from Middle East Matters and Middle East Program

Guest Post: Egypt Revisited

January 17, 2012

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Blog posts represent the views of CFR fellows and staff and not those of CFR, which takes no institutional positions.

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Today’s post features a guest blog by Nervana Mahmoud, a British-Egyptian anesthesiologist and blogger known to many through her commentary on Twitter as @Nervana_1. She recently returned to Egypt and reports on what she found.

The Egypt I knew and grew up in was a laid-back country, almost resigned to its fate. Earlier this month, I came back to visit after some years abroad only to see a nation on the edge, anxious and confused. Egypt today is trying to come to terms with its past and present, and struggling to define its vision for the future. Rather than drawing a single unified conclusion about what Egypt is today, I left with a mélange of disparate impressions. Here are four:

First, when it comes to Egypt, neither the terms “liberal” nor “Islamist” accurately apply. These confused definitions reflect a deeper identity crisis that has slowly emerged since the late twentieth century and continues to haunt Egypt to date. The group people lump together as liberals has really abandoned the pioneer project of their predecessors, which aimed at the reformation of Islamic thought together with adopting certain Western values. Instead, today’s so-called liberals are really an eclectic mix of leftists, socialists, and even anarchists with no coherent, solid goal or strategy.

The same applies for the so-called Islamists. First, it is inaccurate to confine Egyptian Islamism to the Brotherhood and the Salafists. There are wider varieties of viewpoints and greater shades of grey within the “Islamist” camp. Many observers wrongly conflate religiosity with Islamism. While the majority of Egyptians are religious, many reject coercion, and the imposition of a strict Islamic code. Not every Muslim voted for the Islamists out of ideology; some decided to vote for them because their local Islamist candidate had a long, respectable record of serving the community. Others viewed them as the best of a bad bunch.

Second, I was struck by the lack of change in Egypt’s approach toward education, one that has far-reaching implications for the society today.  Problem-based learning is virtually nonexistent in public schools today in Egypt. Instead, didactic teaching and rote memorization are the main educational styles. I met many mothers who were preoccupied with stuffing their children’s brains (or hiring someone else to do the job) with mostly useless information for the sake of exam papers. The children are not being trained to think critically. The same method is used in religious study. Egypt’s open intellectual culture in the early part of the twentieth century has been slowly replaced by a dogmatic, unidirectional way of thinking which was imported steadily from the Gulf. The concept of scholars debating publicly is totally alien to many today (even within the same religion). Inevitably, it has had a tremendous impact on society’s collective ability to produce a coherent vision for the future. They simply have no syllabus for tomorrow.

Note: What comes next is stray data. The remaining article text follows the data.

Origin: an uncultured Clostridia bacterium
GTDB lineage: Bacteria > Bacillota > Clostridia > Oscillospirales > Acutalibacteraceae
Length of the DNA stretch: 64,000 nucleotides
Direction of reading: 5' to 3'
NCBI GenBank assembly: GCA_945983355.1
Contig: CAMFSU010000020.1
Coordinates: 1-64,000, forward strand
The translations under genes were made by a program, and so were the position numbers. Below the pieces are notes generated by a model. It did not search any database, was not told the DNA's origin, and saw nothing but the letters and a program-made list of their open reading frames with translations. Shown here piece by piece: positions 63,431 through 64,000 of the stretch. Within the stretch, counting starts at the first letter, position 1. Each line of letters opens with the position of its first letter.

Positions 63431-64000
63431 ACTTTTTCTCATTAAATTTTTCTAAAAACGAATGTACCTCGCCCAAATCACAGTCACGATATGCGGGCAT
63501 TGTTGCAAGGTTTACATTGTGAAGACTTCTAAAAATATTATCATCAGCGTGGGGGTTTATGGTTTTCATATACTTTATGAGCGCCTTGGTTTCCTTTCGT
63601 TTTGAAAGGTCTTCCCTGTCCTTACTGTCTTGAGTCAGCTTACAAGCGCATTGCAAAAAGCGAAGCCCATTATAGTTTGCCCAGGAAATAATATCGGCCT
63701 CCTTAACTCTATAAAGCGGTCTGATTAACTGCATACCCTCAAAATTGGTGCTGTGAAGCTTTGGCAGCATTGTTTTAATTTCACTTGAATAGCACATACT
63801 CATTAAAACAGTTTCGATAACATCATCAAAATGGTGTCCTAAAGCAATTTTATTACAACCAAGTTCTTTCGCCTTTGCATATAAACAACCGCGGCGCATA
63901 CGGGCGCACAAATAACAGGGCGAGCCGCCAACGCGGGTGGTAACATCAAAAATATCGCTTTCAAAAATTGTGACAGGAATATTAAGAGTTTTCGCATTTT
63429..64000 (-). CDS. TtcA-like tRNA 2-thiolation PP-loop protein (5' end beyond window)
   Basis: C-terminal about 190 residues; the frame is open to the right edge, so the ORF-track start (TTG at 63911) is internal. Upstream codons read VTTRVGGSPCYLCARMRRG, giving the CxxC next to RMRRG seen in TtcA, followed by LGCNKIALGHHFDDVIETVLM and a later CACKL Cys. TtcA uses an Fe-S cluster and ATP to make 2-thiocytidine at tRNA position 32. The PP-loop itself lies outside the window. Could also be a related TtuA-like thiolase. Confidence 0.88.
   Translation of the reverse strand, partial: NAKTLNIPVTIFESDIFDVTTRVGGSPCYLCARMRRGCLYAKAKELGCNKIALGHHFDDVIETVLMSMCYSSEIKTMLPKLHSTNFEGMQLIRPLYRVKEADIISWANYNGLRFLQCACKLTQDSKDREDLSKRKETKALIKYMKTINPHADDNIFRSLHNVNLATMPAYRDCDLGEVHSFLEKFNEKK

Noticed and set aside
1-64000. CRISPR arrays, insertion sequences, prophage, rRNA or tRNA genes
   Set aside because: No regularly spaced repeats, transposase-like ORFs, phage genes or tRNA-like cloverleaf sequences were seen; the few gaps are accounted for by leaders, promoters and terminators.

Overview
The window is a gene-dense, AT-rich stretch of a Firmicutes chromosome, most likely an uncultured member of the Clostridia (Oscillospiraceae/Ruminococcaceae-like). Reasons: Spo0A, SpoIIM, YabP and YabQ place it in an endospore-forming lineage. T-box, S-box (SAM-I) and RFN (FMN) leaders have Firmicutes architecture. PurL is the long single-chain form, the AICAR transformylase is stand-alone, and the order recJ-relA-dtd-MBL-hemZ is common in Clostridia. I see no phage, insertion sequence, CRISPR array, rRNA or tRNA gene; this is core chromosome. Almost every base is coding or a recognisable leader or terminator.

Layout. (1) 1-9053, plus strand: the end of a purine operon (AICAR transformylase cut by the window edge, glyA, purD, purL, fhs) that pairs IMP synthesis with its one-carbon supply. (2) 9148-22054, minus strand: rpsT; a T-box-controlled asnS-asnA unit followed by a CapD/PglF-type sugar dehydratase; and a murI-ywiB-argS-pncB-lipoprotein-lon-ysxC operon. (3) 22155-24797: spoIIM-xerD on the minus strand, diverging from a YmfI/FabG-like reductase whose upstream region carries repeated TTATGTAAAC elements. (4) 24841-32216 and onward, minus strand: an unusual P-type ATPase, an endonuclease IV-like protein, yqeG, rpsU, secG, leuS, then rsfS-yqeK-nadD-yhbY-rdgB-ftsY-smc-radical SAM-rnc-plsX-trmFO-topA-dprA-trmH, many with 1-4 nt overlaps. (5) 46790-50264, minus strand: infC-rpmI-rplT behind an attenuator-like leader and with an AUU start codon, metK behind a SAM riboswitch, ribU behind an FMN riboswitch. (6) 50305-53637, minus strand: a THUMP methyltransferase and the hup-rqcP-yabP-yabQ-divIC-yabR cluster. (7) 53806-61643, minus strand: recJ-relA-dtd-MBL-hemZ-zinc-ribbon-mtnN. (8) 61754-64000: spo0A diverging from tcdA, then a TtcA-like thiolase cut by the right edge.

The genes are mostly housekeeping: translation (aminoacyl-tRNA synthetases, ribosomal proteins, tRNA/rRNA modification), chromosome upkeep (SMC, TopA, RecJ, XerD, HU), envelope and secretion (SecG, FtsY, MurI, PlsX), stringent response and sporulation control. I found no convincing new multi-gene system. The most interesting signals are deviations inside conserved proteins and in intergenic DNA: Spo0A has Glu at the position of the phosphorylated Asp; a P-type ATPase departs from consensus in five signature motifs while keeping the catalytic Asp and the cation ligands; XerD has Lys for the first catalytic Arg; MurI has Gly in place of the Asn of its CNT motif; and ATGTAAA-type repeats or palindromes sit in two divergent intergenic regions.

Third, the means of dress adopted by Egyptians reflects a deliberate choice by Islamic parties to place style over substance as the quickest way to spread their influence. As a result, beards, the hijab, and even the niqab have become a fast track approach to achieve a false sense of superiority, rather than reflect a genuine desire to adopt a higher ethical or moral code. In addition, Islamists have become more focused on winning hearts and minds, rather than formulating solid nation-building projects. This could explain the confused signals and contradictory statements from many of their leaders following their election victory.

Fourth, Egypt today is blighted with several types of ghettos. It is one of Mubarak’s obscene legacies. One type is for the rich in the form of gated communities that shelter their inhabitants from the “jealous public.” Others, slated for the poor, are rundown shanty towns. Indeed, there are even ghettos for tourists. Rather than developing impoverished neighborhoods, the regime opts for an easier approach by erecting barrier walls around tourist destinations. The Pyramids in Giza are a good example, where a security wall separates them from the surrounding impoverished neighborhood. Inevitably, this has created stereotypes, misconceptions, and inherent insecurities. Even in the open city of Cairo, many, particularly religious minorities (Christians and Baha’is), have developed a kind of mental map beyond which they will not pass and which prevents them from interacting fully with the wider Egyptian society.

In short, I found an Egyptian society confused about basic issues of identity, no longer engaged in rational thinking, obsessed by its outward appearances and dress codes, and imprisoned within sub-communities. No wonder it has lost its previous political diversity and has become increasingly skewed toward the conservative side.

Nonetheless, I still met many ordinary Egyptians from every walk of life who are smart, shrewd, and acutely aware of their country’s current political confusion. It is precisely because of them, the people, that I am optimistic about the revolution. Egyptians have broken the barrier of fear, and are willing to address the challenges ahead. Their greatest task is to confront their collective demons, re-embrace rational thinking, and address issues of social justice. Only by replacing a veneer of liberalism and Islamism with a genuine liberal Islamism will it be possible for Egypt to emerge successfully from its current political crisis.

 

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